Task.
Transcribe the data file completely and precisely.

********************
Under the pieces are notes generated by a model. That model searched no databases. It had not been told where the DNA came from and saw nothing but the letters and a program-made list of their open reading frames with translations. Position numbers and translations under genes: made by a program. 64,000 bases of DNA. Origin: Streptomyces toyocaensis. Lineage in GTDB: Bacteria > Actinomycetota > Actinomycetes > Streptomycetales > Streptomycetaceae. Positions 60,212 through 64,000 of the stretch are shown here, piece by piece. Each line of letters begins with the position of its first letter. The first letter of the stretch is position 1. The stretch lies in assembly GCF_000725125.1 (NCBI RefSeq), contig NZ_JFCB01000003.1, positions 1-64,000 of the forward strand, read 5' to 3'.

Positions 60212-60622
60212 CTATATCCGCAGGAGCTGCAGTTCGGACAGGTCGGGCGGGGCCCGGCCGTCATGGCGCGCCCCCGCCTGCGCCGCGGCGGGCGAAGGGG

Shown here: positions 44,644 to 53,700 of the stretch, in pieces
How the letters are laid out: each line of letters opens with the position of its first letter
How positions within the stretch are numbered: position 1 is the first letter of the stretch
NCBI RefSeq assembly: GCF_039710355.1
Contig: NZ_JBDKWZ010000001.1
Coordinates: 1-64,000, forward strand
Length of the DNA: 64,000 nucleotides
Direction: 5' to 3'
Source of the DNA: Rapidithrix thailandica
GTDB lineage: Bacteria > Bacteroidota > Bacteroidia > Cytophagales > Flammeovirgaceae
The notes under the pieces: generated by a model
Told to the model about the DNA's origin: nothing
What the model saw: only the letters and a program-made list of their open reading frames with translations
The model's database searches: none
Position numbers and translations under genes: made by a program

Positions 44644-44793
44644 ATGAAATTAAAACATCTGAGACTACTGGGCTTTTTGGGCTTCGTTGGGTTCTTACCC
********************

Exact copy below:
Under the pieces are notes generated by a model. That model searched no databases. It had not been told where the DNA came from and saw nothing but the letters and a program-made list of their open reading frames with translations. Position numbers and translations under genes: made by a program. 64,000 bases of DNA. Origin: Streptomyces toyocaensis. Lineage in GTDB: Bacteria > Actinomycetota > Actinomycetes > Streptomycetales > Streptomycetaceae. Positions 60,212 through 64,000 of the stretch are shown here, piece by piece. Each line of letters begins with the position of its first letter. The first letter of the stretch is position 1. The stretch lies in assembly GCF_000725125.1 (NCBI RefSeq), contig NZ_JFCB01000003.1, positions 1-64,000 of the forward strand, read 5' to 3'.

Positions 60212-60622
60212 CTATATCCGCAGGAGCTGCAGTTCGGACAGGTCGGGCGGGGCCCGGCCGTCATGGCGCGCCCCCGCCTGCGCCGCGGCGGGCGAAGGGG

Shown here: positions 44,644 to 53,700 of the stretch, in pieces
How the letters are laid out: each line of letters opens with the position of its first letter
How positions within the stretch are numbered: position 1 is the first letter of the stretch
NCBI RefSeq assembly: GCF_039710355.1
Contig: NZ_JBDKWZ010000001.1
Coordinates: 1-64,000, forward strand
Length of the DNA: 64,000 nucleotides
Direction: 5' to 3'
Source of the DNA: Rapidithrix thailandica
GTDB lineage: Bacteria > Bacteroidota > Bacteroidia > Cytophagales > Flammeovirgaceae
The notes under the pieces: generated by a model
Told to the model about the DNA's origin: nothing
What the model saw: only the letters and a program-made list of their open reading frames with translations
The model's database searches: none
Position numbers and translations under genes: made by a program

Positions 44644-44793
44644 ATGAAATTAAAACATCTGAGACTACTGGGCTTTTTGGGCTTCGTTGGGTTCTTACCC